Louis Vuitton appears to have reached a settlement to bring an early end to a proposed class action lawsuit accusing it of collecting consumers’ biometric data for a virtual eyewear try-on tool “without first obtaining their consent or informing them” about the data collection, thereby running afoul of Illinois Biometric Information Privacy Act (“BIPA”). In a joint stipulation of dismissal on April 21, Louis Vuitton and Plaintiffs Paula Theriot and Cheryl Doyle alerted Judge Denise Cote of the U.S. District Court for the Southern District of New York that they have agreed that “all claims in this lawsuit will be dismissed without prejudice” with each party bearing its own costs and fees.
The closing of the closely-watched case follows from a partial win late last year for Louis Vuitton, which sought to escape the plaintiffs’ case on the basis that they lack Article III standing for their BIPA section 15(a) claim and therefore, the court lacks subject matter jurisdiction. Louis Vuitton also argued that the plaintiffs’ fail to state a claim for relief in connection with their BIPA section 15(b) claim, and thus, their complaint should be dismissed in its entirety.
Deciding Louis Vuitton’s motion to dismiss, Judge Cote agreed to toss out the plaintiffs’ BIPA section 15(a) since the plaintiffs failed to allege the necessary “particularized harm.” Specifically, the court found that the plaintiffs’ 15(a) claim is “expressly based on” Louis Vuitton’s alleged “‘failure to develop and make publicly available a written policy for retention and destruction of biometric identifiers’” and not on its unlawful retention of the biometric data. There are “no allegations in the amended complaint that Louis Vuitton unlawfully retained the plaintiffs’ data after the initial purpose for collection had ended,” the court stated.
As for the section 15(b) claim, the court sided with the plaintiffs, finding that they sufficiently pled that Louis Vuitton ran afoul of the law by “encourag[ing] its website visitors to use the Virtual Try-On tool, through which it collects their facial geometry.” While Louis Vuitton argued that the plaintiffs’ complaint “proves that it is FittingBox,” the company that “powers” the Louis Vuitton virtual try-on tool, and thus, “not Louis Vuitton, who ‘collects’ biometric identifiers,” the court stated that “the precise roles of Louis Vuitton and FittingBox, and the precise kinds of data each receives are factual questions to be resolved later in the litigation.”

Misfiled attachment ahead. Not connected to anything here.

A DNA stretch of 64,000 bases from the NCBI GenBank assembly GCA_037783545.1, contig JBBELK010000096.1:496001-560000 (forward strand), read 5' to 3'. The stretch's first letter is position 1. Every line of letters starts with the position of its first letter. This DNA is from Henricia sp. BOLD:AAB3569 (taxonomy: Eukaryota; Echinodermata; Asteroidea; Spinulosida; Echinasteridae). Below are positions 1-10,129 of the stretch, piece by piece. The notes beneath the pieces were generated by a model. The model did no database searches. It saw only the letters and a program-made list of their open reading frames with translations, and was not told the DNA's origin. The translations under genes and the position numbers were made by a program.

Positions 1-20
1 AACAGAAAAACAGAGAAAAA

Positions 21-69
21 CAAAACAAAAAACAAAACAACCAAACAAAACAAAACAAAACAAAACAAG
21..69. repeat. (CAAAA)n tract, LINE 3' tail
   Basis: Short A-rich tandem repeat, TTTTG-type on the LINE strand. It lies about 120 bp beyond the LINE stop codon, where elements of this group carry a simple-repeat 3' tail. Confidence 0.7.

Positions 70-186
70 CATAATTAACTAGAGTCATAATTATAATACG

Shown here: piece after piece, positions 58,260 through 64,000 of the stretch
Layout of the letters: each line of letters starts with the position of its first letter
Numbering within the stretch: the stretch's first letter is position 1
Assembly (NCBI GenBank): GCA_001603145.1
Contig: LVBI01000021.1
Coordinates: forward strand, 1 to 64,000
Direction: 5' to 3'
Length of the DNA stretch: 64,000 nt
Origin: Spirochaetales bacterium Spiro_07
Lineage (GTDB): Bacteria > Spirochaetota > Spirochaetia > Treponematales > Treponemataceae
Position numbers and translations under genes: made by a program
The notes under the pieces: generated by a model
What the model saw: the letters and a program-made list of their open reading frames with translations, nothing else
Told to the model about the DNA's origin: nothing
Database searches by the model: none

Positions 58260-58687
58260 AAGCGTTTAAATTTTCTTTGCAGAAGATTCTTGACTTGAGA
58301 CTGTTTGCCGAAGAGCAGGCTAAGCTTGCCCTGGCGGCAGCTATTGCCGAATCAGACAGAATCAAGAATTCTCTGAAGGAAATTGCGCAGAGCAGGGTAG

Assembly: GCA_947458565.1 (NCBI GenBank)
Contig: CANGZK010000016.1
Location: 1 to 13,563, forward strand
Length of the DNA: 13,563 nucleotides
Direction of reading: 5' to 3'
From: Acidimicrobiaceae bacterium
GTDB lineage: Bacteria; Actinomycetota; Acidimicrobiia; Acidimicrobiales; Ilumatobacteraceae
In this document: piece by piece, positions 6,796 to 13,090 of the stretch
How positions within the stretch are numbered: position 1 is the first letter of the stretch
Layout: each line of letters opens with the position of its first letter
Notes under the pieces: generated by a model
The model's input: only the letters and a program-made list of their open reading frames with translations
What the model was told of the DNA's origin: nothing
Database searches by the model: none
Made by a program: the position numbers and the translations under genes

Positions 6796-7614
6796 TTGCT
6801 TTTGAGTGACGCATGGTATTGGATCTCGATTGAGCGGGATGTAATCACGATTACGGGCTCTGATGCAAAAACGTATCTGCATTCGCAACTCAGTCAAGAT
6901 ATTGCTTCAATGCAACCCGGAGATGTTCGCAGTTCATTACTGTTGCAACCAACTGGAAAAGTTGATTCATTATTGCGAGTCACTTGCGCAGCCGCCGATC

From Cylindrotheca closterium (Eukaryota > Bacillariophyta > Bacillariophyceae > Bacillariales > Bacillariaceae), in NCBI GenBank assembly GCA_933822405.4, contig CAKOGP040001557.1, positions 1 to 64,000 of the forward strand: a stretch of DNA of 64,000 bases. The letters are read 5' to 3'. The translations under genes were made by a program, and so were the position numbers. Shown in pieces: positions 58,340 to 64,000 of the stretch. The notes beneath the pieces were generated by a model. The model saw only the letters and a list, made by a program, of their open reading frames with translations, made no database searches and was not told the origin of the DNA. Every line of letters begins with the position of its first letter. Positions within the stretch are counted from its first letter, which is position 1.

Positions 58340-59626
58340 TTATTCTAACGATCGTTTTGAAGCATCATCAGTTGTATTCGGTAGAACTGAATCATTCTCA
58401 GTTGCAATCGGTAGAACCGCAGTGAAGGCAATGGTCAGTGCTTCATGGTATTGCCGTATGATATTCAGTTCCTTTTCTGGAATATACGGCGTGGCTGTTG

The court was similarly unpersuaded by Louis Vuitton’s argument that the plaintiffs cannot bring a claim under BIPA because “the events giving rise to the litigation did not occur ‘primarily and substantially’ in Illinois,” stating that the plaintiffs allege that they are Illinois residents who used the virtual try-on tool while in Illinois.”
THE BIGGER PICTURE: The end of the Louis Vuitton case comes amid an influx of BIPA-centric cases, as an increasing number of brands and retailers have introduced things like virtual try-on tools that use biometric technology to recreate the fitting room experience or makeup testing in an e-commerce scenario. Among other brands that have been named in such suits, fellow LVMH-owned Dior was sued over the virtual eyewear try-on tool on its e-commerce site. Dior landed a win in February, with a U.S. District Court for the Northern District of Illinois judge granting its motion to dismiss the complaint on the basis that the plaintiff failed to state a claim given that Dior’s conduct falls within the bounds of BIPA’s statutory “healthcare” exemption.
As for a few BIPA cases that are still under way …
– Estée Lauder Companies, Bobbi Brown Professional Cosmetics, Smashbox Beauty, and Too Faced Cosmetics are currently facing a BIPA-centric suit stemming from their virtual try-on tools.
– Plaintiffs recently won class action certification in a state BIPA case against H&M, which allegedly violated Illinois biometric privacy law by requiring its employees to clock in and out of work using a fingerprint scanner without getting employees’ written authorization and without providing them with the required disclosures about why their biometric data was being collected and for how long it would be stored.
– In a non-fashion/luxury/beauty scenario, Prisma Labs – the company behind artificial intelligence (“AI”) image-generating app, Lensa A.I. – is being accused of “collecting, possessing, storing, using, and profiting from” Lensa users’ biometric identifiers namely, scans of their “facial geometry,” in connection with its creation of custom avatars, but failing to properly alert users about the data its collects and how it will be stored/destroyed, as required by the Illinois law.
– Jumio Corp. is facing a BIPA suit, with an Illinois federal court rejecting the selfie ID facial recognition identity verification vendor’s bid for dismissal earlier this month in a decision that Squire Patton Boggs’ David Oberly and Kristin Bryan say, “illustrates the scope of exposure faced by vendors for alleged non-compliance with BIPA, as well as the challenges and complexities in obtaining dismissals of biometric privacy class actions prior to the commencement of costly discovery.”
The case is Theriot v. Louis Vuitton North America, Inc., 1:22-cv-02944 (SDNY).